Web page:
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Nightlife District Makeover

The Kabukicho area is one of Tokyo's largest nightlife districts. The neighborhood just got a new look, thanks to the opening of a large-scale retail and dining complex. Now, local business owners are hoping to take advantage of that debut by making even bigger changes.

The new center of attention is a life-size statue of one of Japan's best-known movie stars. Godzilla looks out over the new Shinjuku Toho Building, which features a hotel, dozens of restaurants, and a 12-screen cinema.

Business owners in the area are hoping the complex will bring in more people. During the past 30 years, visitor numbers have fallen by half. Koichi Teratani, who works for a local shop owners' association, says one change he's noticed is an increasing number of touts on the streets.

And not all the touts are honest. Police have reported a steep rise in the number of people being lured to bars with promises of cheap prices, only to be slapped with bills for thousands of dollars.

At one bar, a group of 6 people was told to pay $10,000. They were originally told the charge was about $35 for 70 minutes. They were drinking with bar girls who apparently ordered more than 100 glasses of wine, at about $75 a glass. The bar staff blamed the customers for not checking the price.

Police say that in the past month alone, they've received nearly 300 reports of similar cases. That's about 10 times more than the same period last year. "It's because there aren't many customers," Teratani says. "The touts feel desperate and become aggressive."

Business owners in Kabukicho want to revive the neighborhood by making it safer. So they're taking the advantage of the opening of the Shinjuku Toho Building to introduce new measures. One of them is the idea of a "Kabukicho concierge." The concierge at the new hotel will provide guests with information about restaurants and bars that can be enjoyed safely.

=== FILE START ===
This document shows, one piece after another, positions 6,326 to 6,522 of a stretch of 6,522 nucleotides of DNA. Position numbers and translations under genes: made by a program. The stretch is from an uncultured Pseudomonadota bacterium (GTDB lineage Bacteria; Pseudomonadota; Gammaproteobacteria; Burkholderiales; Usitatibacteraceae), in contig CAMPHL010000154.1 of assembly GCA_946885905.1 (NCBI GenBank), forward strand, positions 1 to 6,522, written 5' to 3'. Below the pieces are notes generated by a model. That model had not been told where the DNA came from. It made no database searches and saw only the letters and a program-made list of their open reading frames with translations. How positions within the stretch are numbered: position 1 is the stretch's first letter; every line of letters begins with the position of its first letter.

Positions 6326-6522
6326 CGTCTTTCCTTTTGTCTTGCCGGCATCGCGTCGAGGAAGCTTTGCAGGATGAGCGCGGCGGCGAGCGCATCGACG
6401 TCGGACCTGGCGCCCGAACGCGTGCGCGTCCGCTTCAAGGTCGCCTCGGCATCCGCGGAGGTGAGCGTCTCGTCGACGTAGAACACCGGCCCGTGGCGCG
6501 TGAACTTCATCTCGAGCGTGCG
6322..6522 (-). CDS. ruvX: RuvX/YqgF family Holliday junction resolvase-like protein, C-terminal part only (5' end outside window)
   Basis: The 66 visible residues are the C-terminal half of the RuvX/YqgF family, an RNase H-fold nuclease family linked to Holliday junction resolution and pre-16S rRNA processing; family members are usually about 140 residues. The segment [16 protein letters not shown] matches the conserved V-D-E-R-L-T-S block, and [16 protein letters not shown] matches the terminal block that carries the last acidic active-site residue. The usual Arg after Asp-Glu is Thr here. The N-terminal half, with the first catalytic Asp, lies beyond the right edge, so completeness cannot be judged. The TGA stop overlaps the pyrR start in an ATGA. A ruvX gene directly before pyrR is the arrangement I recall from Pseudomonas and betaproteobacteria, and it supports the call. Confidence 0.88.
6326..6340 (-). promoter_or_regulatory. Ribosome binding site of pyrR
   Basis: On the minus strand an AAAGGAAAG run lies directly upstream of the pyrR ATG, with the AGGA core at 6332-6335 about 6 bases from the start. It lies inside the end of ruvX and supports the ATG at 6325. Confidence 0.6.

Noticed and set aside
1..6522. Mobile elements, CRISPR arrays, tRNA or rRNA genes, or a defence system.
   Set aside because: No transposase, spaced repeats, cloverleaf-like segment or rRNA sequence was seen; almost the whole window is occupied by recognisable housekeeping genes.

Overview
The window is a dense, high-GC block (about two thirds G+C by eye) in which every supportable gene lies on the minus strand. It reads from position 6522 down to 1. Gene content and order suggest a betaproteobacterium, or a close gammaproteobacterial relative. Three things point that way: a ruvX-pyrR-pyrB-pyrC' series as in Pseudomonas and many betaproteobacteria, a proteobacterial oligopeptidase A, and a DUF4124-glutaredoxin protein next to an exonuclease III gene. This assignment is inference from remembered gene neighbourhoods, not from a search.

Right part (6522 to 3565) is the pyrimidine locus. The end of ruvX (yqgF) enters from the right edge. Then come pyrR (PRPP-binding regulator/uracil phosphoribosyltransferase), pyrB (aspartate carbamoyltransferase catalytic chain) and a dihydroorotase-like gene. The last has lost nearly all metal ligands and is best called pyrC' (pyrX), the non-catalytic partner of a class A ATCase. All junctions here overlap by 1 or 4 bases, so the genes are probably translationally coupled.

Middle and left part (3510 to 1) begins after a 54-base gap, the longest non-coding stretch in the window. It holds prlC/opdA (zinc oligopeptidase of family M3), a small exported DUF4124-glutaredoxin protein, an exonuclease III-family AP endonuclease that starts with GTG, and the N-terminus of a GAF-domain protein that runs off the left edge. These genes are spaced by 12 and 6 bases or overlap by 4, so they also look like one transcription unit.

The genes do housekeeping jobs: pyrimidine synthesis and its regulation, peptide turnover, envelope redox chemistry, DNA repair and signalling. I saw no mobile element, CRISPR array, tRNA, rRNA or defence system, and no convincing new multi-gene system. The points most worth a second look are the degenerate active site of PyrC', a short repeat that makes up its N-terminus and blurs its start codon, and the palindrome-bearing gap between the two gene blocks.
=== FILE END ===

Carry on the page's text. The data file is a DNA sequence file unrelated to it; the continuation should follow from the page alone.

Teratani and his colleagues have created a guidebook for just that purpose. It lists only businesses they've checked and approved. The shops must adhere to certain conditions, including no touts, no ties to crime syndicates, and a transparent pricing system.

The idea is to draw customers to the good shops and drive the bad ones out of business. The concierges take responsibility for the places they recommend to customers. So they're going out and personally visiting all the locations.

Teratani and his colleague are visiting all types of bars and restaurants. "We want to be able to show people that they can have a good time at the places we've checked and approved."

The guidebook already includes 120 bars and restaurants, all approved by Teratani and his colleagues, showing that their effort to remake Kabukicho is well underway.

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